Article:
10.1. Why Bother?

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Chapter 10. Dual-Boot and Beyond

Mac OS X isn't the only operating system you can run on your Mac. Right about now, some of you are probably saying to yourself, "Huh?", but stay with me here. There are many PowerPC-based operating systems that run great on Apple hardware, including Linux, NetBSD, BeOS, and many others. But who says you have to run one operating system at a time? And who says it has to be a PowerPC-based operating system?

There is an array of bewildering choices when it comes to mixing and matching operating systems. Do you need run Linux on your PowerBook so you can write code for a client? Sure, no problem. How about running Linux under Mac OS X? Also, no problem. Do you want to run Mac OS X on an x86 Linux machine? You can even do that, if you are patient. Here are some of the combinations we'll look at in this chapter:

Running on the Bare Metal

If you want to run an alternative operating system on your Mac, there are many choices available. Linux and NetBSD will run on just about any kind of Mac, all the way back to the 68k-based Macintoshes. BeOS can run on many of the pre-G3 Power Macs, but most of the current BeOS development is on the x86 version, so this might be of curiosity value only. To boot into another operating system on your Mac, you'll need to erase or repartition your drive. We'll talk about this in the "Linux on Mac Hardware" section of this chapter; much of what you read in that section will apply to other operating systems as well.

Running on Mac OS X

There is a good selection of emulators that run on Mac OS X. With Microsoft's Virtual PC ($99 and up; http://www.microsoft.com/mac/products/virtualpc/virtualpc.aspx), you can run x86-based operating systems. Amit Singh's legendary "Many Systems on a PowerBook" article (http://kernelthread.com/mac/vpc) documents dozens of operating systems that run under Virtual PC. In addition to Virtual PC, there are two open source x86 emulators of note: Bochs, a portable (but very slow) x86 emulator and QEMU, a highly tuned x86 emulator that comes close to Virtual PC in speed. We'll discuss Virtual PC and QEMU in the "Emulators on Mac OS X" section.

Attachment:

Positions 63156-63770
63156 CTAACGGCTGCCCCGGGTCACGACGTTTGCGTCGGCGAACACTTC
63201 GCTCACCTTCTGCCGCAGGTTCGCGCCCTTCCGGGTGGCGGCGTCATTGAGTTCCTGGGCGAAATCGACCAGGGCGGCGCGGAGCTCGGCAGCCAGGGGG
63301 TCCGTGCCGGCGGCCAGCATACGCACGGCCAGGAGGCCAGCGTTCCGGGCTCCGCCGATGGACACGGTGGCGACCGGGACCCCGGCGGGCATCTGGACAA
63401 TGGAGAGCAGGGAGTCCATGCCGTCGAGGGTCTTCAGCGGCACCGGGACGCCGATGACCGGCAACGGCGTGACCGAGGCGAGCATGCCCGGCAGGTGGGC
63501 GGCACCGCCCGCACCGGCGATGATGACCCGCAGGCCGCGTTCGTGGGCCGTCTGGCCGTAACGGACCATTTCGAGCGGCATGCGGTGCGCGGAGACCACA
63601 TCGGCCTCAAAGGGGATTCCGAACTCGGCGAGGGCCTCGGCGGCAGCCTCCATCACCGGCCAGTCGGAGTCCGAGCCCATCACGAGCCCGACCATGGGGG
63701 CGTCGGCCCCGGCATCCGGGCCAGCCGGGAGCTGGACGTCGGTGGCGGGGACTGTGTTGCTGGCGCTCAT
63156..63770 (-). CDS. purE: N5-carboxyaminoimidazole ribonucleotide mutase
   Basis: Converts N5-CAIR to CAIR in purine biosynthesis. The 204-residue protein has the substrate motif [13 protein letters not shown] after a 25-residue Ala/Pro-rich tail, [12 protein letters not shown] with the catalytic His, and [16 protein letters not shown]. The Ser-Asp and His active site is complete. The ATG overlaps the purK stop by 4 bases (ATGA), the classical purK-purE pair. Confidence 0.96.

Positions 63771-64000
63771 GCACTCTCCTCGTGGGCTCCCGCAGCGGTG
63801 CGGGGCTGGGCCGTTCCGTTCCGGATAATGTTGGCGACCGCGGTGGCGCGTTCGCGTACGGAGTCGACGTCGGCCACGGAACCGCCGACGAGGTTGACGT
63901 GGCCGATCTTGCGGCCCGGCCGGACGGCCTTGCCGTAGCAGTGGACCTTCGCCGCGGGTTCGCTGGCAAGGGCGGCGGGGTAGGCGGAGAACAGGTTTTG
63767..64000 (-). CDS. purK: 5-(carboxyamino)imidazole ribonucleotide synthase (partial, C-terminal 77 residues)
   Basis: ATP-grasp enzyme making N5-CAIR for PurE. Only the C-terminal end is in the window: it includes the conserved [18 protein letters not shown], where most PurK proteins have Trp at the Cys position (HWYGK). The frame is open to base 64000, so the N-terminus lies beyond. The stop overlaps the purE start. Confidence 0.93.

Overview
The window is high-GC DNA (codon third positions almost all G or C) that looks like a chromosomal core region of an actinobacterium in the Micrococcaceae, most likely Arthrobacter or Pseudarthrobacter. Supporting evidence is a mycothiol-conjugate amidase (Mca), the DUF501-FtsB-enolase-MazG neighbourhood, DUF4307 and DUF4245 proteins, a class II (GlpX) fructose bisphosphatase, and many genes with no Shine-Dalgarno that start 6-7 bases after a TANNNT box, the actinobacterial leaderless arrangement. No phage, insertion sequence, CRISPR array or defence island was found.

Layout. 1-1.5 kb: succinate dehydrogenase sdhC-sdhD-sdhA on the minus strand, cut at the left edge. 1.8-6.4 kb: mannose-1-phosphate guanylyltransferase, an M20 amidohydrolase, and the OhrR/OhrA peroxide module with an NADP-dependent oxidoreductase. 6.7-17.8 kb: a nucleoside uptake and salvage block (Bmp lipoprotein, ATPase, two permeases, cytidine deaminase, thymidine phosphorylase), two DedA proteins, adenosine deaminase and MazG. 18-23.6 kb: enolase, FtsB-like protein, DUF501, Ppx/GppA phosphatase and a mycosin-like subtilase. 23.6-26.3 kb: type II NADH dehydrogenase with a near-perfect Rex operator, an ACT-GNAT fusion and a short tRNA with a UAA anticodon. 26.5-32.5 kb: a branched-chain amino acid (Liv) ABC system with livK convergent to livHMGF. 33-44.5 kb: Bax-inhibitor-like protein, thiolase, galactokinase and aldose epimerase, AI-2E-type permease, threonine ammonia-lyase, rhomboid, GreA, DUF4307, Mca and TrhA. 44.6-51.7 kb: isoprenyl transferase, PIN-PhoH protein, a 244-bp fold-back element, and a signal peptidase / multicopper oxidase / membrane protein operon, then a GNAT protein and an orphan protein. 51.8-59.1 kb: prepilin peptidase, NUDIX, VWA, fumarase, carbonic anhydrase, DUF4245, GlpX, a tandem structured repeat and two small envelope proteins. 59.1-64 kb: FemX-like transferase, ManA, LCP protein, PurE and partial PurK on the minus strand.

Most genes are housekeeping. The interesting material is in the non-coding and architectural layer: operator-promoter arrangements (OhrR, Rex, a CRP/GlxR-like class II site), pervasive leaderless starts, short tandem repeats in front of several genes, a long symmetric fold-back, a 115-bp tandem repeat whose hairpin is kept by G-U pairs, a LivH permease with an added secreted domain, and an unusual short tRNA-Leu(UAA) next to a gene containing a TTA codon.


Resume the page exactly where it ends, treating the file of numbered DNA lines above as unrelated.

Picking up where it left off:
Running Mac OS X under Another OS

This is probably the oddest one of the bunch. Although it may sound like some sort of sick fantasy, you can run Mac OS X on PC hardware using PearPC (http://pearpc.sourceforge.net). You'll need a fairly fast computer to even approximate the speed of entry-level Macs. Running Mac OS X Tiger on my PC (a 2.4GHz Prescott-core Pentium IV with 512MB of PC3200 RAM and a Radeon 9600 graphics adapter) felt a lot like my first Mac OS X machine (a PowerMac 7500 with a Sonnet G3 add-in card, 128 MB of RAM, Radeon MAC Edition, and XPostFacto, which allowed me to even install Mac OS X on the unsupported hardware). In other words, the system was just barely usable, and constantly pushed the limits of my patience. But with a fast enough PC and some more time for PearPC to mature, it could become a very interesting way to run Mac OS X. Read all about it in the "Emulating the Mac" section of this chapter.

All of these operating systems wouldn't be very useful if they didn't talk to the outside world. Whether you're running an alternative operating system on the bare hardware or under an emulator, getting the network up and running can be tricky in some cases. When it gets tricky, we'll cover this essential configuration step in detail in this chapter.

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    Mac OS X Tiger for Unix Geeks
    Mac OS X Tiger for Unix Geeks
    ISBN: 0596009127
    EAN: 2147483647
    Year: 2006
    Pages: 176

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